Letter: Don't put marriage 'out of reach'As someone who is opposed to the marriage amendment on the November ballot in Minnesota, I've followed with interest David Farrar's letters to the editor and the responses these generated.
By: Jo Seton, The Republican Eagle
To the Editor:
As someone who is opposed to the marriage amendment on the November ballot in Minnesota, I've followed with interest David Farrar's letters to the editor and the responses these generated. While I respect both Dr. Farrar's right to his opinion and his desire for what he sees as best for our society and appreciate the very civil way in which he makes his case, I feel compelled to respond.
Two comments in response to his latest letter:
First, anyone who's married knows what an incredible amount of hard work and commitment this involves. If people (of any gender) are prepared to take on together that difficult task, why on earth we would want to deny them the right to do so?
Why, for example, should my several lesbian relatives who have been in committed, loving relationships for far longer than my own marriage of 19 years, be denied the full rights, privileges (and yes, responsibilities) that marriage entails?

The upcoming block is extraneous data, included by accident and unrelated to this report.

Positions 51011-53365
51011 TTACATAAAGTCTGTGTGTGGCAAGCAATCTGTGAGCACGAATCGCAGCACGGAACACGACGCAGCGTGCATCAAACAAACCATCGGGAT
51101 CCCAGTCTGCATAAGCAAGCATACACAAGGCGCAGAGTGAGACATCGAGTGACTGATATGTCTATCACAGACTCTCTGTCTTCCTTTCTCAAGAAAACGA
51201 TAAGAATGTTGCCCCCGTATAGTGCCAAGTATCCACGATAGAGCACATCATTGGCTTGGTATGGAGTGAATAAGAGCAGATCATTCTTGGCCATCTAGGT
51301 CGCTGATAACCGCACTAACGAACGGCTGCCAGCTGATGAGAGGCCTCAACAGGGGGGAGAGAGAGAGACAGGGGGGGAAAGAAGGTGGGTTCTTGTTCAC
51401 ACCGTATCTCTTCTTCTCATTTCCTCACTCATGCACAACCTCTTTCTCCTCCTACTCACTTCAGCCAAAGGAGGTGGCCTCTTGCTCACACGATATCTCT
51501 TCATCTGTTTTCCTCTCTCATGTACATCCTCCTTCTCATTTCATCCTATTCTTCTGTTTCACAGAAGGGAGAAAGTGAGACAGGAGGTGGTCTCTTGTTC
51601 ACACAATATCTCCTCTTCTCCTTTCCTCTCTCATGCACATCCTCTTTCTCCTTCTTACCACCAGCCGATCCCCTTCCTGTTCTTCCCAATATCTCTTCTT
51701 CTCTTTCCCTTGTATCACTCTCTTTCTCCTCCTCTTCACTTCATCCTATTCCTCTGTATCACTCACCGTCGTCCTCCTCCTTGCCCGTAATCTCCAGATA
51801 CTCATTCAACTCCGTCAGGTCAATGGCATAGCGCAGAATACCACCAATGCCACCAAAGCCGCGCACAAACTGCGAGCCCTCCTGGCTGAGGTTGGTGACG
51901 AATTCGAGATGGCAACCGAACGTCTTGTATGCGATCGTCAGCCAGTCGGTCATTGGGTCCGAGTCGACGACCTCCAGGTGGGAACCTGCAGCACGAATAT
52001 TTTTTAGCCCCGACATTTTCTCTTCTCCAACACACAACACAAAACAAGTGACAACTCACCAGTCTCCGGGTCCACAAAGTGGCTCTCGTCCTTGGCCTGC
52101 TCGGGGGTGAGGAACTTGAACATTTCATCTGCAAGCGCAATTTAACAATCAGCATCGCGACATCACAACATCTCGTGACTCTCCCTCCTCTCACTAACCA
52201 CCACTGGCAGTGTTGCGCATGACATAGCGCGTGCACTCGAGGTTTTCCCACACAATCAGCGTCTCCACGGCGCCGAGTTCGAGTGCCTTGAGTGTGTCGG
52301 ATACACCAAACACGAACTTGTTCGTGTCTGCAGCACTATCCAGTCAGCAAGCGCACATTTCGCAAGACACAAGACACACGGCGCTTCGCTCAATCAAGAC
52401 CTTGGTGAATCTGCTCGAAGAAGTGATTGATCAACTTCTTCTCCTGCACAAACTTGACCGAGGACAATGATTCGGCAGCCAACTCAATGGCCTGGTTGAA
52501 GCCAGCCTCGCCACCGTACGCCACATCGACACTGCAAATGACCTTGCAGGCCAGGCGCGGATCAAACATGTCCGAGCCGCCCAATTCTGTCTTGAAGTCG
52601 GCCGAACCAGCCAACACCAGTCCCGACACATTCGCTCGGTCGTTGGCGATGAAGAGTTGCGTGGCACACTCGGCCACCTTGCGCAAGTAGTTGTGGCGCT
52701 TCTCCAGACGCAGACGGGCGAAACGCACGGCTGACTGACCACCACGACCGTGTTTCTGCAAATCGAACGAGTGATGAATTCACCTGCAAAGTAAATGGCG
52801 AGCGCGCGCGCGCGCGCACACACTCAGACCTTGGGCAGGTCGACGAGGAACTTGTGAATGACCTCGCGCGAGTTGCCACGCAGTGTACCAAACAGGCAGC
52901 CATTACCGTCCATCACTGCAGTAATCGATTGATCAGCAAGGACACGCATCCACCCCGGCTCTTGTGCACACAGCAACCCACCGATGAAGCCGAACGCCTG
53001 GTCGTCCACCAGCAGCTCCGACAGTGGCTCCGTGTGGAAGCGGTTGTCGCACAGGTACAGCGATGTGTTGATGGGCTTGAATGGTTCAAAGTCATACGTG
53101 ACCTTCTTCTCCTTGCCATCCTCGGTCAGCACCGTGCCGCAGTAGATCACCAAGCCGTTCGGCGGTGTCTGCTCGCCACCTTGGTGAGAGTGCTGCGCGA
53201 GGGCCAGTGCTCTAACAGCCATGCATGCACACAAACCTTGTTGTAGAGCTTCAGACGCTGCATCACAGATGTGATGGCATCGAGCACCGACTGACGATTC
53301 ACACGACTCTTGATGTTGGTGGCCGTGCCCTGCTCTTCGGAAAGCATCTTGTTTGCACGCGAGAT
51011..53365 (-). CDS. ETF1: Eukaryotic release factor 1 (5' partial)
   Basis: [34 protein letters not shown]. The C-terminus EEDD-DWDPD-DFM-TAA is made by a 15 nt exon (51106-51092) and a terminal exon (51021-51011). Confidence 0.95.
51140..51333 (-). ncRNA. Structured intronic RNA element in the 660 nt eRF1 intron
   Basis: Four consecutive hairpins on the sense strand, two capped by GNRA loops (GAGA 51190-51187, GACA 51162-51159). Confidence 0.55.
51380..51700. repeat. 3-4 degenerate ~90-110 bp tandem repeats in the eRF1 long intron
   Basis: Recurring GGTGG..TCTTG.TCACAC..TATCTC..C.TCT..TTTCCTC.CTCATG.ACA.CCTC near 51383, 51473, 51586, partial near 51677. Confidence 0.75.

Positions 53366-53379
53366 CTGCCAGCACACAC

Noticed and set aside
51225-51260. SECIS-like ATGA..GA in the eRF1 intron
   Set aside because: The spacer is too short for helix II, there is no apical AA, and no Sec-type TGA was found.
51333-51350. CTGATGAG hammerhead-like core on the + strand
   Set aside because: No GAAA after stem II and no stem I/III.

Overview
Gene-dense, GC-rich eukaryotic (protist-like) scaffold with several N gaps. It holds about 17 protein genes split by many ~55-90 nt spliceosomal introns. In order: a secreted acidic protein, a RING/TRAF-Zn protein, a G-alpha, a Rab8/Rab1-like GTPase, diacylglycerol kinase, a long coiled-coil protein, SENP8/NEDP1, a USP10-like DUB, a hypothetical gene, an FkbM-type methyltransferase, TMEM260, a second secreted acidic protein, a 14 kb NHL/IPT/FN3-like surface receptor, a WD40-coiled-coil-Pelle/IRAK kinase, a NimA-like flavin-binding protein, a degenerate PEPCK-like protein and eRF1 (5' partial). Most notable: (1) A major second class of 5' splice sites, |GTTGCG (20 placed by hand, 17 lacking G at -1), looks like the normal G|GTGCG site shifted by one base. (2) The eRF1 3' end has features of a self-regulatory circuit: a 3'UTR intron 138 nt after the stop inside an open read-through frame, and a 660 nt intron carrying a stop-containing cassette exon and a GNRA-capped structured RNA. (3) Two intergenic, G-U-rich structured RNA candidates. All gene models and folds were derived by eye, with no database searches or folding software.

Why should they have to settle for a civil union, a policy which Farrar claims he could accept? Would heterosexuals settle for a second-class marriage of this ilk?
Second, the following bears reiteration: no matter what happens Nov. 6, same-sex marriage will not suddenly be legal in Minnesota. The proposed amendment is an attempt to place a definition of marriage essentially "out of reach" (within the Constitution) of any future, potential (and, I would argue, inevitable) change. I've always understood that constitutions exist, among other reasons, to protect minorities, not to discriminate against them. And yet, this amendment would do just that, by enshrining in the Constitution a definition of marriage as only between one man and one woman, thereby denying the benefits of marriage to a specific class of people, because of sexual orientation.
Contrary to those who suggest that same-sex marriage would undermine, weaken or threaten the institution of marriage, and by extension, society, I believe it can only strengthen both. But that's another whole letter to the editor.